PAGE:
Red Hat Bugzilla – Bug 851233
Regression: NM uses Privacy addresses by default
Last modified: 2013-08-01 14:41:27 EDT
IPV6 so-called "privacy addressing" is a stupid idea, which benefits nobody but the tinfoil-hat brigade.
It breaks reverse DNS and any logging or network diagnosis, because a client has a different address every few minutes. So it's impossible to analyse logs after the fact, and hard to do simple things like packet capture for traffic from a given host.
It also breaks *existing* connections, in the relatively common case that we call off the wireless network briefly and then rejoin. Often, the IP address that was IN USE for existing TCP connections is no longer available.
Privacy addresses are painful for all the same reasons that dynamic IP addresses are painful and people want a *static* address, even if it's a static RFC1918 address on their own internal network.
In Fedora 17, something is setting 'IPV6_PRIVACY=rfc3041' on all new (wireless?) connections. Please, make this insanity stop!
The paranoid and the mentally ill can enable it if they want to. That's bug #828931 (for the UI; it's already possible by editing config files).
> It breaks reverse DNS and any logging or network diagnosis, because a client
> has a different address every few minutes. So it's impossible to analyse
> logs after the fact, and hard to do simple things like packet capture for
> traffic from a given host.
Yep. It's behavior is similar to Windows, then :).
> It also breaks *existing* connections, in the relatively common case that we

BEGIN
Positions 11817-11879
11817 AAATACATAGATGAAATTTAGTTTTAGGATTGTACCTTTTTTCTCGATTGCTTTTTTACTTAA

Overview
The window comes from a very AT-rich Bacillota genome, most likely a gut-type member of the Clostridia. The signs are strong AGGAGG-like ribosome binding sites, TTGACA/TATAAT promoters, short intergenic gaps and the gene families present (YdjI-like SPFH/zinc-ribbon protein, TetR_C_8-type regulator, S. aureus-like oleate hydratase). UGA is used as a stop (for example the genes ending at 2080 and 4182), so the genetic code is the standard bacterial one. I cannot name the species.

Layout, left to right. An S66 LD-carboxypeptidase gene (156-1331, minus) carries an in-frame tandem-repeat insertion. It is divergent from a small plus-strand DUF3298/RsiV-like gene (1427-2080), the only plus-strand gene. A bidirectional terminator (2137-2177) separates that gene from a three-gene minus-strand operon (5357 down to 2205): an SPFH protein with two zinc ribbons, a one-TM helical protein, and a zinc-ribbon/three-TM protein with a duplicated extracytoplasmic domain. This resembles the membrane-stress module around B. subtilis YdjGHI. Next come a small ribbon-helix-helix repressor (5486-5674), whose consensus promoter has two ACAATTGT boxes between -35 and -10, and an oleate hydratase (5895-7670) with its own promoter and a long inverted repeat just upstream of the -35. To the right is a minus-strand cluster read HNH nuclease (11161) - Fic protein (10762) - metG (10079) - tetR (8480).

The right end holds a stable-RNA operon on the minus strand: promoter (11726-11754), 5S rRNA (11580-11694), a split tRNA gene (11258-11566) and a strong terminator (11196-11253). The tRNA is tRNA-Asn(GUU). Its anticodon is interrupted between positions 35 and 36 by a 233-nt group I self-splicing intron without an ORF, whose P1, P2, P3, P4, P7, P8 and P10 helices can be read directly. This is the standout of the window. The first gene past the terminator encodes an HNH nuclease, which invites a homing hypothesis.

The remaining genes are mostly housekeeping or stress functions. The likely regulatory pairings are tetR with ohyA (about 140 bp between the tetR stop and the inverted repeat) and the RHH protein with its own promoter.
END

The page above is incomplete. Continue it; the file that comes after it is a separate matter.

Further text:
> call off the wireless network briefly and then rejoin. Often, the IP address
> that was IN USE for existing TCP connections is no longer available.
This is a bug. Old addresses should always be kept. Care to try with 0.9.6?
> Privacy addresses are painful for all the same reasons that dynamic IP
> addresses are painful and people want a *static* address, even if it's a
> static RFC1918 address on their own internal network.
And other people keep barking about privacy concerns. Hard to get a consensus.
> In Fedora 17, something is setting 'IPV6_PRIVACY=rfc3041' on all new
> (wireless?) connections. Please, make this insanity stop!
It's NetworkManager's default configuration.
> The paranoid and the mentally ill can enable it if they want to. That's bug
> #828931 (for the UI; it's already possible by editing config files).
Configure IPv6 Privacy Extensions for SLAAC, described in RFC4941. If enabled, it makes the kernel generate a temporary IPv6 address in addition to the public one generated from MAC address via modified EUI-64. This enhances privacy, but could cause problems in some applications, on the other hand. The permitted values are: 0: disabled, 1: enabled (prefer public address), 2: enabled (prefer temporary addresses).
How is it possible that it's documented to default to -1 while it's not one of the valid values? Is -1 'the value when networkmanager has started'?
Then the ip6-privacy=2 is probably set by the UI tool.
(In reply to comment #1)
> Yep. It's behavior is similar to Windows, then :).
Not really an endorsement ☺